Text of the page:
Sizing Up Mobile Shoppers: A Critical Skill for Fashion Commerce
In the movie "Pretty Woman," the salespeople thought they could evaluate exactly what type of shopper Julia Roberts was based on her looks. They were wrong and she took her business elsewhere, later telling them they had made a “big mistake” as she displayed arms full of shopping bags from other stores. Similar assumptions about shoppers in the online world may be far off as well. That leads us to the big question for online fashion retailers: When sizing up digital shoppers, how should we be evaluating them based on their “digital look"?
To find out, we analyzed 1.19 billion visits to online fashion sites to benchmark shopper behavior, with a focus on which channel drove that visit (i.e., on a “last click” basis). The results were perhaps as surprising as they were to the salespeople in "Pretty Woman." Compared to desktop, mobile shoppers now generate the majority of traffic, sales and order volume, according to our Fashion on the Go Report. Furthermore, there are some interesting variances in traffic patterns, conversion rates and average order value (AOV) across different paid and organic channels. Paid channels are noticeably lower than organic channels. Here some other highlights from the report, which benchmarked a variety of channels to see what was performing best for retailers on a last-click basis:
- Paid ads are not driving significant traffic to mobile fashion e-commerce sites. While paid social plays a critical role in product discovery, and search and product listing ads play a key role at the bottom of the sales funnel, the majority of traffic to online fashion sites actually comes via search engines, directly to the site, and via untracked sources.
- Shoppers on Pinterest spend. While Pinterest boasts a solid 250 million monthly active users, it doesn't drive a significant portion of retailer traffic when measuring results on a last-click attribution basis. However, for the shoppers that can be attributed to Pinterest, when it comes to AOV, the social platform outshines all other channels at $140.
- Don’t sleep on Instagram for commerce … but don’t expect to see it in your traffic stats. Instagram is crucial for product discovery and branding for retailers. Although Instagram doesn't drive a significant amount of directly attributed purchases (not surprising with the intentional lack of links in the format), that may change now with the introduction of Instagram Checkout. Meanwhile, Snapchat appears to have stopped the bleeding of its user base, with Q1 2019 showing user growth for the first time in a year.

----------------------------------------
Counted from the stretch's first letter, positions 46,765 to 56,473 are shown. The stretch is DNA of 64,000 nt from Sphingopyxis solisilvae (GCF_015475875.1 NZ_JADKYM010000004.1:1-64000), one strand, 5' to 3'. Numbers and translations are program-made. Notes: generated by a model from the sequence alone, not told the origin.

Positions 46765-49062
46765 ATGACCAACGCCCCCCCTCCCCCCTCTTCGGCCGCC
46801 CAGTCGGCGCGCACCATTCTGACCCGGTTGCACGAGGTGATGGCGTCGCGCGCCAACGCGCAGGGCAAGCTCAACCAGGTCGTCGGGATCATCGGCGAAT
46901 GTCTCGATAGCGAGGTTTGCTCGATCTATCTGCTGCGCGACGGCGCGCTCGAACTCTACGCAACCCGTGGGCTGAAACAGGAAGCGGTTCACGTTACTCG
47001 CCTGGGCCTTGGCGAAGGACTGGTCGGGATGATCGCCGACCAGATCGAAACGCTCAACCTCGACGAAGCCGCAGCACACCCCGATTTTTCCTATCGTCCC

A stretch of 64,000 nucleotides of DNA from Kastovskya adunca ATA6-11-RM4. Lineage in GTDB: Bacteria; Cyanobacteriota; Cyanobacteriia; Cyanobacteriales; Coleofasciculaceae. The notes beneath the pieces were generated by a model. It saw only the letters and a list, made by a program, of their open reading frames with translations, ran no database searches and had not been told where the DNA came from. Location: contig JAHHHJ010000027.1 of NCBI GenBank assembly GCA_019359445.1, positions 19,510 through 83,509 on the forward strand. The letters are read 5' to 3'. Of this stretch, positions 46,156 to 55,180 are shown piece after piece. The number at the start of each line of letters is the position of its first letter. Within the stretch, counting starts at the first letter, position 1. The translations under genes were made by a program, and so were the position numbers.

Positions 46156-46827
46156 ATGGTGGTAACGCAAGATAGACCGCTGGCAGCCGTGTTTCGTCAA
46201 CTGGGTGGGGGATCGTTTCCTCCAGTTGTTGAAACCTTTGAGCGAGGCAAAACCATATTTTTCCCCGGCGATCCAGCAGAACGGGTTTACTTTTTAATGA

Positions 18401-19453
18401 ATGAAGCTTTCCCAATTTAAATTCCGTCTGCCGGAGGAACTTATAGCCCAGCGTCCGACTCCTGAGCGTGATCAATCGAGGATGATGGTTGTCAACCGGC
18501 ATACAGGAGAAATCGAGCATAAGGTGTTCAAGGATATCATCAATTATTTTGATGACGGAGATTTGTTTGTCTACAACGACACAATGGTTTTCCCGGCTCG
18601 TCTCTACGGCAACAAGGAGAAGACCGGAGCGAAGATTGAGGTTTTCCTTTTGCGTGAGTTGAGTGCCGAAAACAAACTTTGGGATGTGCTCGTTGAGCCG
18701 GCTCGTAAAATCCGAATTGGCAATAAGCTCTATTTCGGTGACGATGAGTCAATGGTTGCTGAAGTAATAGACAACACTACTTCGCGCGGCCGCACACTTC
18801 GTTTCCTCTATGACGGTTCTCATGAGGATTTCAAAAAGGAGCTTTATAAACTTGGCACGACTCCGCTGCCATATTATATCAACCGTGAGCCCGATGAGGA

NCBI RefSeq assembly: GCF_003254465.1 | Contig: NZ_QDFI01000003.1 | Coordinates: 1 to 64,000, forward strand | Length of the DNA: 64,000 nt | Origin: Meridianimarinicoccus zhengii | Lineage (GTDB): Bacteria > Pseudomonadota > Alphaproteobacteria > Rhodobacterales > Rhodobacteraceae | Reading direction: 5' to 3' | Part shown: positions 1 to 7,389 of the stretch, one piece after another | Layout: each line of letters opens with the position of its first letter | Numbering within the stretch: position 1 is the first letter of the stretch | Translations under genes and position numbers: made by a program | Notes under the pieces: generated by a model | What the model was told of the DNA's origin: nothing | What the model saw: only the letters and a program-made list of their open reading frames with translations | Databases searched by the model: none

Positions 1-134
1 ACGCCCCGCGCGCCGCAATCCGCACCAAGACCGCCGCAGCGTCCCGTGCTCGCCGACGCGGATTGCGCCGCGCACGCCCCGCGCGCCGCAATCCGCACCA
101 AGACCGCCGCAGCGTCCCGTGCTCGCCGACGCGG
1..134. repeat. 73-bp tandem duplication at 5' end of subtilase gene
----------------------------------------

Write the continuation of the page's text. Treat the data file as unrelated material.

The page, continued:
- Enterprise retailers are better spenders. Forget the myth of the large retailer asleep at the digital wheel. Enterprise fashion retailers generate a higher percentage of nonpaid traffic than fashion retailers overall, as well as having a higher AOV on Instagram ($103 vs $72). This suggests that enterprise retailers may be more effective in investing their paid spend towards driving purchases of higher-ticket products or higher AOV shoppers.
Now that fashion shopping has reached the “mobile tipping point” where the majority of both browsing and purchasing happens on mobile devices, understanding the variance in how consumers behave based on where they came from is critical for retailers. It’s clear that not all traffic is created equal and not every shopping journey is going to be the same. Retailers need to close the loop and incorporate more sophisticated segmentation into their personalization strategies. Otherwise, they risk making more “big mistakes” with their paid and organic traffic.
Matthew Levin is the global head of marketing for Nosto Solutions, the leading AI-powered personalization solution of choice for the world's top e-commerce retailers.